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May 31, 2013

Science & Research

Learning styles, science, practice, and Disneyland

pearson-logo-fallon.jpg"Professor Daniel Willingham, a psychologist at the University of Virginia, is renowned for his work that focuses on the application of findings from cognitive psychology and neuroscience to K-12. Perhaps most of interest to English language teachers are his findings on "learning styles." As he wrote back in 2009, “There just doesn’t seem to be much evidence that kids learn in fundamentally different ways.”

In his latest blog post he writes, "Learning styles theories are not accurate representations of how children learn. Although they are certainly not guaranteed to lead to bad practice, using them as a guide is more likely to degrade practice than improve it." (emphasis mine)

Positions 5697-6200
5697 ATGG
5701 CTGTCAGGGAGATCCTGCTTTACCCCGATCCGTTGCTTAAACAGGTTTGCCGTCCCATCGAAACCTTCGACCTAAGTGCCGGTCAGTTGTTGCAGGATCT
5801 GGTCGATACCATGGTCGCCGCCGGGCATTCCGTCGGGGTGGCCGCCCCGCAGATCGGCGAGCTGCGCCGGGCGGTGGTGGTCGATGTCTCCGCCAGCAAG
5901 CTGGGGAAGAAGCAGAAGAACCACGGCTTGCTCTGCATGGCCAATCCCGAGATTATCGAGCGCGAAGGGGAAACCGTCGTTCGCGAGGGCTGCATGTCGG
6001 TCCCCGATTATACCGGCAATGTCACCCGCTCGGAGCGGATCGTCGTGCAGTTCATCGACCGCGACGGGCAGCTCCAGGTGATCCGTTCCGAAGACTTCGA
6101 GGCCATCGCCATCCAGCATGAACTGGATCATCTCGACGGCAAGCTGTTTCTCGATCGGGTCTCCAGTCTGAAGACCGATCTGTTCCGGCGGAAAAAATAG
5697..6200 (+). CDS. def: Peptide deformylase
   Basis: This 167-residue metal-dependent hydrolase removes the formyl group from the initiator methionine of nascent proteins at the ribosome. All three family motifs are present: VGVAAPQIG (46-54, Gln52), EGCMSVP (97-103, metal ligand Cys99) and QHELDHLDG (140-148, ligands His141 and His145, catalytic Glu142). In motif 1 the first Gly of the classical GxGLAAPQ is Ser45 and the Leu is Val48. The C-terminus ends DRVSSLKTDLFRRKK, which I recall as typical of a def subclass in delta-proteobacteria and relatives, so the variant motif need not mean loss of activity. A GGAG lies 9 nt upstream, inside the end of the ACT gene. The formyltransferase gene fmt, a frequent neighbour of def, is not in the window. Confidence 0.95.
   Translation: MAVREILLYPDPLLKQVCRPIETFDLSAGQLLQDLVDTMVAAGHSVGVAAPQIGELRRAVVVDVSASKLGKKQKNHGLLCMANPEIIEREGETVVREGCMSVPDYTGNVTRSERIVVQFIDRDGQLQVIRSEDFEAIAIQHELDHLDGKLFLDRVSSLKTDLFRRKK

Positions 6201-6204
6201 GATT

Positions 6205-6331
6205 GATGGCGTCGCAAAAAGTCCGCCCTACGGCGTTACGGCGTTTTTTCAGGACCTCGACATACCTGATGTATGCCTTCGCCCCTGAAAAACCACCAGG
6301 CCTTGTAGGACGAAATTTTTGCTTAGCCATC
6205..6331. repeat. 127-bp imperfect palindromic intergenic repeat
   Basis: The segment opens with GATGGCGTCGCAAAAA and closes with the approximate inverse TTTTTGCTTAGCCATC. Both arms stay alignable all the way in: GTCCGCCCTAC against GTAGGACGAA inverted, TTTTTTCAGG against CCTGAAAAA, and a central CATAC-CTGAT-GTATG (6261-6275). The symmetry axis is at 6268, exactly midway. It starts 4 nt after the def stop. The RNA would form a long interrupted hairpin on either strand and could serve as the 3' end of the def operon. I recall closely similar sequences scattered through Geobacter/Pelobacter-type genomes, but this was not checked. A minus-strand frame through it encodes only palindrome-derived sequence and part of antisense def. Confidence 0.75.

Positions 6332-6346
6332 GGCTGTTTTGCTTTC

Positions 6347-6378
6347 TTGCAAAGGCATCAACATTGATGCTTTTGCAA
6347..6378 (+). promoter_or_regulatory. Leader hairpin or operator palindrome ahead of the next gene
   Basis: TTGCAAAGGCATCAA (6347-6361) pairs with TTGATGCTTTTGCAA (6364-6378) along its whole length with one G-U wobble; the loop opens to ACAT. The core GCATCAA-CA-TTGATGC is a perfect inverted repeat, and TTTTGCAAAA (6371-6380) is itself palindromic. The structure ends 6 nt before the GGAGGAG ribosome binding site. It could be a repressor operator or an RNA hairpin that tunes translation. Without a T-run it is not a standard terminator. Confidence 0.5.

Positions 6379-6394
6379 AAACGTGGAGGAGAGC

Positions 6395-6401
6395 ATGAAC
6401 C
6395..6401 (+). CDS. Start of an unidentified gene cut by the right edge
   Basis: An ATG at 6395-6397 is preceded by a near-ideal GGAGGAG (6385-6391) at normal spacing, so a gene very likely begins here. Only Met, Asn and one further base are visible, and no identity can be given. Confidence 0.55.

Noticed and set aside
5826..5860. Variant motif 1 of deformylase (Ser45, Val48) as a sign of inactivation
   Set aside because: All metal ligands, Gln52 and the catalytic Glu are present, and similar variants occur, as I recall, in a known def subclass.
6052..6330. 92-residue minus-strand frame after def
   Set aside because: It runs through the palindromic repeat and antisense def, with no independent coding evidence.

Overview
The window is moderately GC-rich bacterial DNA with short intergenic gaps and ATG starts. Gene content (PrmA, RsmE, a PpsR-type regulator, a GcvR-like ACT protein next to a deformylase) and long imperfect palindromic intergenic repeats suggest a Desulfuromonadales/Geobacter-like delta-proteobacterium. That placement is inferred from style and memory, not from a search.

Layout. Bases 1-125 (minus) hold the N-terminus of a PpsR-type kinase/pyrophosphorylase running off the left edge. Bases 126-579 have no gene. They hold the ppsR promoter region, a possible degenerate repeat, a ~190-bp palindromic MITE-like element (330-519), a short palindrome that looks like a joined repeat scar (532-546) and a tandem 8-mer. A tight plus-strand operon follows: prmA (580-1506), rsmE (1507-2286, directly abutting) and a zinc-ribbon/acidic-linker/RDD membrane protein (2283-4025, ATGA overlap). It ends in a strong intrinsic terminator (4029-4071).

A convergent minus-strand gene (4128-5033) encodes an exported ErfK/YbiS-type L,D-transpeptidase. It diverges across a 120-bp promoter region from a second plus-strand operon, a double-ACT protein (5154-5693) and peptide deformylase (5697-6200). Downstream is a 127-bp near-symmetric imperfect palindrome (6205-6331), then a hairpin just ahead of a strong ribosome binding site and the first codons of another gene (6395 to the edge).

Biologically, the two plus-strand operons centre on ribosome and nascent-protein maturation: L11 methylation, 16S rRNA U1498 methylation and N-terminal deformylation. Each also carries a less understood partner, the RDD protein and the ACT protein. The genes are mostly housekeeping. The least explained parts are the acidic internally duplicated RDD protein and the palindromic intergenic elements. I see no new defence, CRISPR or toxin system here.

He makes the point that "Any theory (or more generally, anything) can be a source of inspiration" and that "learning styles theories might serve as an inspiration for practice, but it holds no special status as such; anything can inspire practice." In conclusion, he says, "It would never occur to me that a Disneyland-inspired lesson is a good idea because Disneyland represents how kids think. But that slip-of-the-mind might happen with learning styles theories and indeed, it seems to with some regularity."

Read the full blog post.

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